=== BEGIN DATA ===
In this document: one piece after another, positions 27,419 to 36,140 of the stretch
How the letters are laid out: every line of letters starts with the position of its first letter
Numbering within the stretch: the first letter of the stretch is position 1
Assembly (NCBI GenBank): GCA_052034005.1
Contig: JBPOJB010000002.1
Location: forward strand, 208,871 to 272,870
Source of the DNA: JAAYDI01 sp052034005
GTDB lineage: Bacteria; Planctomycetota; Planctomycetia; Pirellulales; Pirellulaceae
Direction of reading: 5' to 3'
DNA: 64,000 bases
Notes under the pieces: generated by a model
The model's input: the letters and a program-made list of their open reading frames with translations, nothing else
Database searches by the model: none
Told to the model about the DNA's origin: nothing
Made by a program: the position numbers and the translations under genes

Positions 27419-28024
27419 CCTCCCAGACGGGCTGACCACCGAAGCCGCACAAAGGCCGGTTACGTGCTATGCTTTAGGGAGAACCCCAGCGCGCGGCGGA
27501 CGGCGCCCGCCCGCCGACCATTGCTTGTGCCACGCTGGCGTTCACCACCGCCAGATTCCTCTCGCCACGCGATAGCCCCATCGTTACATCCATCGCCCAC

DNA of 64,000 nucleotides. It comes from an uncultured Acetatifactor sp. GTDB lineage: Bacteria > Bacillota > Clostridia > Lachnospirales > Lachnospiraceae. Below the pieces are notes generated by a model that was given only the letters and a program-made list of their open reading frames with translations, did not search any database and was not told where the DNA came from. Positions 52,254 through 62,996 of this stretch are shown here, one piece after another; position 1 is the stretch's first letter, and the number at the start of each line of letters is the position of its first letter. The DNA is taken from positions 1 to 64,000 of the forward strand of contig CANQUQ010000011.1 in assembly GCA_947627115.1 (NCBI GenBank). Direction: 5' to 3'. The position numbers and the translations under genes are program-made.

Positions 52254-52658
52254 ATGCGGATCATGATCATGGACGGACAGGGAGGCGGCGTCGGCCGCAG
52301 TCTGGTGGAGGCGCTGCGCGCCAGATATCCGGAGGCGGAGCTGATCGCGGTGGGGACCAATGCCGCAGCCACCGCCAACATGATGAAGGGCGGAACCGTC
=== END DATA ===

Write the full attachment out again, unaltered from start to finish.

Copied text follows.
In this document: one piece after another, positions 27,419 to 36,140 of the stretch
How the letters are laid out: every line of letters starts with the position of its first letter
Numbering within the stretch: the first letter of the stretch is position 1
Assembly (NCBI GenBank): GCA_052034005.1
Contig: JBPOJB010000002.1
Location: forward strand, 208,871 to 272,870
Source of the DNA: JAAYDI01 sp052034005
GTDB lineage: Bacteria; Planctomycetota; Planctomycetia; Pirellulales; Pirellulaceae
Direction of reading: 5' to 3'
DNA: 64,000 bases
Notes under the pieces: generated by a model
The model's input: the letters and a program-made list of their open reading frames with translations, nothing else
Database searches by the model: none
Told to the model about the DNA's origin: nothing
Made by a program: the position numbers and the translations under genes

Positions 27419-28024
27419 CCTCCCAGACGGGCTGACCACCGAAGCCGCACAAAGGCCGGTTACGTGCTATGCTTTAGGGAGAACCCCAGCGCGCGGCGGA
27501 CGGCGCCCGCCCGCCGACCATTGCTTGTGCCACGCTGGCGTTCACCACCGCCAGATTCCTCTCGCCACGCGATAGCCCCATCGTTACATCCATCGCCCAC

DNA of 64,000 nucleotides. It comes from an uncultured Acetatifactor sp. GTDB lineage: Bacteria > Bacillota > Clostridia > Lachnospirales > Lachnospiraceae. Below the pieces are notes generated by a model that was given only the letters and a program-made list of their open reading frames with translations, did not search any database and was not told where the DNA came from. Positions 52,254 through 62,996 of this stretch are shown here, one piece after another; position 1 is the stretch's first letter, and the number at the start of each line of letters is the position of its first letter. The DNA is taken from positions 1 to 64,000 of the forward strand of contig CANQUQ010000011.1 in assembly GCA_947627115.1 (NCBI GenBank). Direction: 5' to 3'. The position numbers and the translations under genes are program-made.

Positions 52254-52658
52254 ATGCGGATCATGATCATGGACGGACAGGGAGGCGGCGTCGGCCGCAG
52301 TCTGGTGGAGGCGCTGCGCGCCAGATATCCGGAGGCGGAGCTGATCGCGGTGGGGACCAATGCCGCAGCCACCGCCAACATGATGAAGGGCGGAACCGTC